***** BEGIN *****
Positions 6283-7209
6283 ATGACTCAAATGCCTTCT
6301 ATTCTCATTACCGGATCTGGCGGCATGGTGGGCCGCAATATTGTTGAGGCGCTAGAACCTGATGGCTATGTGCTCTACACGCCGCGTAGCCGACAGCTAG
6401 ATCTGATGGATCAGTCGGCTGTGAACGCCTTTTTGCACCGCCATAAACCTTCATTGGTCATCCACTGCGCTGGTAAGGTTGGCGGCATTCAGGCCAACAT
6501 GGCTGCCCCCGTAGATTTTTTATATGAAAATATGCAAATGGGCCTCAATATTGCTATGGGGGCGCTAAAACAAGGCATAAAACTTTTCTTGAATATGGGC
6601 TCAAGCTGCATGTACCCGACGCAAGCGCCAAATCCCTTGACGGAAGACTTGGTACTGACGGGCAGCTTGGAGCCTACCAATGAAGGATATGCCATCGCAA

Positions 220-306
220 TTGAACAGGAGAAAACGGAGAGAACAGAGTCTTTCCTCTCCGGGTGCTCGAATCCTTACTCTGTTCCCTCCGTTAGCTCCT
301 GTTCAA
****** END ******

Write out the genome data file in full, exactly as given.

Positions 6283-7209
6283 ATGACTCAAATGCCTTCT
6301 ATTCTCATTACCGGATCTGGCGGCATGGTGGGCCGCAATATTGTTGAGGCGCTAGAACCTGATGGCTATGTGCTCTACACGCCGCGTAGCCGACAGCTAG
6401 ATCTGATGGATCAGTCGGCTGTGAACGCCTTTTTGCACCGCCATAAACCTTCATTGGTCATCCACTGCGCTGGTAAGGTTGGCGGCATTCAGGCCAACAT
6501 GGCTGCCCCCGTAGATTTTTTATATGAAAATATGCAAATGGGCCTCAATATTGCTATGGGGGCGCTAAAACAAGGCATAAAACTTTTCTTGAATATGGGC
6601 TCAAGCTGCATGTACCCGACGCAAGCGCCAAATCCCTTGACGGAAGACTTGGTACTGACGGGCAGCTTGGAGCCTACCAATGAAGGATATGCCATCGCAA

Positions 220-306
220 TTGAACAGGAGAAAACGGAGAGAACAGAGTCTTTCCTCTCCGGGTGCTCGAATCCTTACTCTGTTCCCTCCGTTAGCTCCT
301 GTTCAA